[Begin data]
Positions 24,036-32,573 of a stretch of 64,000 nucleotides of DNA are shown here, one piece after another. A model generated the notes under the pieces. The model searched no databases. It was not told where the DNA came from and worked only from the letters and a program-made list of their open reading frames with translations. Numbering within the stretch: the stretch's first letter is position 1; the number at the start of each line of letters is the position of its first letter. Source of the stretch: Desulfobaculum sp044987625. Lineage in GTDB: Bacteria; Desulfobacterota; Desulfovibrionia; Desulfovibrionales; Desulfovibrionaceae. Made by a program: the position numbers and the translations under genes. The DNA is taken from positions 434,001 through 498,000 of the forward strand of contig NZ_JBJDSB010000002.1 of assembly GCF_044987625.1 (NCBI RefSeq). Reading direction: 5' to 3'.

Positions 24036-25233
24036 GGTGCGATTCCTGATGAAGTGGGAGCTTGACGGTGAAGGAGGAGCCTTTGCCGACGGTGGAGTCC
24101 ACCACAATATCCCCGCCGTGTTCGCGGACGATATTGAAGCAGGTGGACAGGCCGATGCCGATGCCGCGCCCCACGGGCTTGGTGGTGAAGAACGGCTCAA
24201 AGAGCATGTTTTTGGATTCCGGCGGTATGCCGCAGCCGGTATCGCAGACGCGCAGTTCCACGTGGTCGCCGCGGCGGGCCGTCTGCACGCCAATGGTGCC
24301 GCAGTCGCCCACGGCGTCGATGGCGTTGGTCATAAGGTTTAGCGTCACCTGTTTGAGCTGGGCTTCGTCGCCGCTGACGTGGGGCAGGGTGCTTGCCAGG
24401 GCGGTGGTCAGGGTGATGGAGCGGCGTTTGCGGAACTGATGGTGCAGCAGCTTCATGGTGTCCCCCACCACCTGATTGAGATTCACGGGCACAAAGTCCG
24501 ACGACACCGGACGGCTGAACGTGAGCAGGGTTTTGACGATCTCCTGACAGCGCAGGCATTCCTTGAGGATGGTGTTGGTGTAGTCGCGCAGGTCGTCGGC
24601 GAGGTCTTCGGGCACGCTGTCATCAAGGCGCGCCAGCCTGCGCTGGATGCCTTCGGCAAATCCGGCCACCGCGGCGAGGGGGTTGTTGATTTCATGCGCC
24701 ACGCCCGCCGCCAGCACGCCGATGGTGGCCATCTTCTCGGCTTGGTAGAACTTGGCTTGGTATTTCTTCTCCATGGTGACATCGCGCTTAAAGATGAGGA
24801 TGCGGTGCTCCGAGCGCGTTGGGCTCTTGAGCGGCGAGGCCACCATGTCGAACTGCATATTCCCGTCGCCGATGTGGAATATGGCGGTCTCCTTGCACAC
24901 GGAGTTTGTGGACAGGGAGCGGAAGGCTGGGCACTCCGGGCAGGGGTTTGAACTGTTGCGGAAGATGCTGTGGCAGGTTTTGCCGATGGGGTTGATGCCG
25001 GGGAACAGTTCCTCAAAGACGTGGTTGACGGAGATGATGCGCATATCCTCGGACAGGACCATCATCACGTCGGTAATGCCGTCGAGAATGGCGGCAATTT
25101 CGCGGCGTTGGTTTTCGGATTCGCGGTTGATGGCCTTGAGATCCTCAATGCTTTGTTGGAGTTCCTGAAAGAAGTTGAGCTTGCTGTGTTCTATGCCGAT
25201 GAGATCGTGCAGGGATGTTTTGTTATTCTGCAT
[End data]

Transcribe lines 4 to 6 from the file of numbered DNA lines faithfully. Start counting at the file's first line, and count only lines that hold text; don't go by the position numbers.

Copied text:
24101 ACCACAATATCCCCGCCGTGTTCGCGGACGATATTGAAGCAGGTGGACAGGCCGATGCCGATGCCGCGCCCCACGGGCTTGGTGGTGAAGAACGGCTCAA
24201 AGAGCATGTTTTTGGATTCCGGCGGTATGCCGCAGCCGGTATCGCAGACGCGCAGTTCCACGTGGTCGCCGCGGCGGGCCGTCTGCACGCCAATGGTGCC
24301 GCAGTCGCCCACGGCGTCGATGGCGTTGGTCATAAGGTTTAGCGTCACCTGTTTGAGCTGGGCTTCGTCGCCGCTGACGTGGGGCAGGGTGCTTGCCAGG